The barn, Hansen knew, would stand out because of its graceful arched shape. Thanks to clapboard and cedar shingle siding, thoughtfully executed by builder Josh Sevigny, it would fit in with the existing 1930s house, which of course looked right at home on the quiet little street already. “I love symmetry, and you’ll see that in all of my properties,” says Hansen. “In building that barn, I made sure that the roof started at the same height as the house. It’s simple things like that. It sounds silly, but aesthetically, it works.” Similarly, Hansen decided to add plantings that would feel rhythmic and purposeful to the front walkway, opting for trimmed boxwoods (for a bit of shape) and soft hydrangeas (as a nod to the coastal environment and the gardens of Maine). “I got Incrediball, the biggest kind of hydrangea,” she says, for their “huge, floppy white flowers.” Next to the front entryway, she planted rose of Sharon trees, “because they’re structured, and you get that beautiful hibiscus flower in the summer.” With the help of Mario Grimaldi, a third-generation excavator, Hansen reworked the driveway, property layout, and walkways to optimize the wow factor upon the approach. “There was so much work that went into it, from lowering the landscape to getting the proportions of the carriage house correct,” says Hamilton- Dick. “But once it was in, it turned that house from a  house by the side of the road into an estate.” It also closed off the back side of the lot, giving the family more privacy for their outdoor activities.

While Hansen has always been drawn to traditional and slightly formal designs, since moving to Maine her style has “grown and expanded” to incorporate a few more coastal elements. This is evident from the moment you step inside the Thornhurst Road house. While not a beach cottage by any means, Hansen chose a palette of navy blue and cream that speaks to classic New England style. She also brought in plenty of jute and rattan, natural textures that soften the clean lines of the architectural detailing. “I have always thought brass had a coastal feel,” she says. “I’ve been using brass for a long time, before it became so popular.” In the living room, Hansen selected a brass-framed mirror to hang above the couch, set a pair of brass candlesticks she’s “had forever” on the mantel, and matched the brass table lamp to the brass lantern. “To give it more texture, I wrapped the inner lantern with jute. I always like to make light fixtures exclusive, something you wouldn’t be able to get anywhere else,” she reveals. “I also like my art to reflect my surroundings.” In Saratoga Springs she enjoyed collecting equestrian art, but in Maine she revels in being surrounded by scenes of the sea. The living room features all New England artists, and she has works by Jane Collins and Karen Parkinson scattered throughout the house.

Another theme that echoes around the first floor is the use of arches. “The arches with the key on top are original to the house,” she says. “But I added in wider arches when we put in the new staircase.” As the process of designing this feature went on, the staircase got “grander and wider.” She explains, “I like to have two sets of stairs in a big house like this. And we put in more windows to bring light into the space.” They also replaced windows throughout the house and added extra windows to the kitchen. “My desire for the kitchen is always to make it light and bright,” says Hansen.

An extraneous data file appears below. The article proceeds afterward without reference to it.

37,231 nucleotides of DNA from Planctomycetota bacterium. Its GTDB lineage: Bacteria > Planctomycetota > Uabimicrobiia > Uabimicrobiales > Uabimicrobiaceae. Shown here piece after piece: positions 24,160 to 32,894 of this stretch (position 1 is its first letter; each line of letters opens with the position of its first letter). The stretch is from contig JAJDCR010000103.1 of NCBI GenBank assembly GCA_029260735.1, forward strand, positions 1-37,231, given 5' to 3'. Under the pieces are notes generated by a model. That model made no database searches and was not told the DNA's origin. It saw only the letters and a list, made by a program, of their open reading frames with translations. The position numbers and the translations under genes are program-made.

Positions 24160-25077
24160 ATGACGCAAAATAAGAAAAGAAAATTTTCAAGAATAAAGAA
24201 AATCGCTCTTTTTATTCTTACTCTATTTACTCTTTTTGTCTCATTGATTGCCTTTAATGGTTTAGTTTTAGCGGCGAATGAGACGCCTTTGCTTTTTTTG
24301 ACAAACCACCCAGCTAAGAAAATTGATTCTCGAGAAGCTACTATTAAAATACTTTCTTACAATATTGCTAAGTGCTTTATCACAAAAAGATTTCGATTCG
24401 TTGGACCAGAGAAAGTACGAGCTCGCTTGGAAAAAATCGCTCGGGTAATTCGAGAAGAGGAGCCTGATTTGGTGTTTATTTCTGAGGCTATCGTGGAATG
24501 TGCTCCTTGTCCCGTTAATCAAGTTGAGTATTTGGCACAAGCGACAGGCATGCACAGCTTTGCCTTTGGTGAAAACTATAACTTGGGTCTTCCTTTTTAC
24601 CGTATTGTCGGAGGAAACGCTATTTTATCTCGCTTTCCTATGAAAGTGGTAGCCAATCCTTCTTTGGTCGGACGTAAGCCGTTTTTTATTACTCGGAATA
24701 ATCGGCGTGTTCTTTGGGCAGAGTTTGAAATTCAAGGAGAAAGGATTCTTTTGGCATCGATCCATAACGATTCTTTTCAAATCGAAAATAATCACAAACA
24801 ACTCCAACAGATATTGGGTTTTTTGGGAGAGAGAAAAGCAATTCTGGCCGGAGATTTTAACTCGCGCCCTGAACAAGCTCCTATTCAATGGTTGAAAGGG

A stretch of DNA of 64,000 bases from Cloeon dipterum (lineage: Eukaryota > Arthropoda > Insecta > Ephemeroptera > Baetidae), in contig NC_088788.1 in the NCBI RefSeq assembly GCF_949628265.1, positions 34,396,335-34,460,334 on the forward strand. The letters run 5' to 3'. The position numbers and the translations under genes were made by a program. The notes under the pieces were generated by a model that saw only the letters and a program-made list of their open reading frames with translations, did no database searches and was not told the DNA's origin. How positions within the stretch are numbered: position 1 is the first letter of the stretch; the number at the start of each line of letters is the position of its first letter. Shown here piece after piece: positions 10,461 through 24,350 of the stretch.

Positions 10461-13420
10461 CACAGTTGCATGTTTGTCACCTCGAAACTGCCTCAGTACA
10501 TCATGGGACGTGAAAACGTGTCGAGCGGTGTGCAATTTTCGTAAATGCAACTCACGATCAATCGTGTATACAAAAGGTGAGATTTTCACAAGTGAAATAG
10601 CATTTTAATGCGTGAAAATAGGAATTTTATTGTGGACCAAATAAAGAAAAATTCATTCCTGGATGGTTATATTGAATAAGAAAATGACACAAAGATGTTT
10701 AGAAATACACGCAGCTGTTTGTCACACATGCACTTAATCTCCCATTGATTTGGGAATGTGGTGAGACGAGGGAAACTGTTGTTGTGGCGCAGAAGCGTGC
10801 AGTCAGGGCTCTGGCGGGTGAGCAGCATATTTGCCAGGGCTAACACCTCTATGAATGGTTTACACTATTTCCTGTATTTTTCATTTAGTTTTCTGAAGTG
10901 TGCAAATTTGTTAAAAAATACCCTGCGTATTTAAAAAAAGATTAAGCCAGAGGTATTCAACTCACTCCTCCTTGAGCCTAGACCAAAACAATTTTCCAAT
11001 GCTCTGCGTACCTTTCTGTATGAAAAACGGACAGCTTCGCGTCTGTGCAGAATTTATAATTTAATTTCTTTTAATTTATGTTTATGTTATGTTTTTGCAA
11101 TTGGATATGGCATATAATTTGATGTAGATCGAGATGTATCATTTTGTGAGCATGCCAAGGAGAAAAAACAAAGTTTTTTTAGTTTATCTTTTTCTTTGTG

They didn’t, however, need to add windows to the already brilliant sunroom. At first, Hansen wasn’t quite sure how she would use this space. “That turned out to be the greatest surprise. When I looked at the house, I thought, ‘Oh, I’m tearing that thing right off,’” Hansen remembers. “But we lived in the house for a year before renovating, and I kept gravitating there.” Instead of removing the sunroom, Hansen painted the natural wood walls white, retiled the floor with porcelain star tiles that mimic cement, and brought in a few beloved antiques, including a barley twist table she’s had for years. “I’m always finding a spot for that table,” she says. “Now, it’s a game table.”

Aside from the kitchen, the sunroom is now the most-used room in the whole house. But come summer, the family tends to migrate outside. To make the backyard even more relaxed, Hansen ripped up the decking around the pool and replaced it with grass. While the grandkids play in the pool, Hansen likes to garden. “I do all my own planting. Give me a shovel and I’m right at home,” she says. Last year, for her birthday, Hamilton-Dick built his wife a series of planter boxes out of rough-sawn hemlock, where she can grow tomatoes, peppers, and cucumbers. He used the remains of an old fence from the front of the property to create a charming cedar-post fence around the veggies. “But there is our biggest mistake,” he says of the backyard. “Mario helped us find a guy who made local compost and it turned out to be super-soil. The tomatoes grew eight feet tall. The zucchini ran out of their beds. The pepper plants were three feet tall!” The biggest problem they have with their new Maine home is overperforming plants—could there be a better sign of success?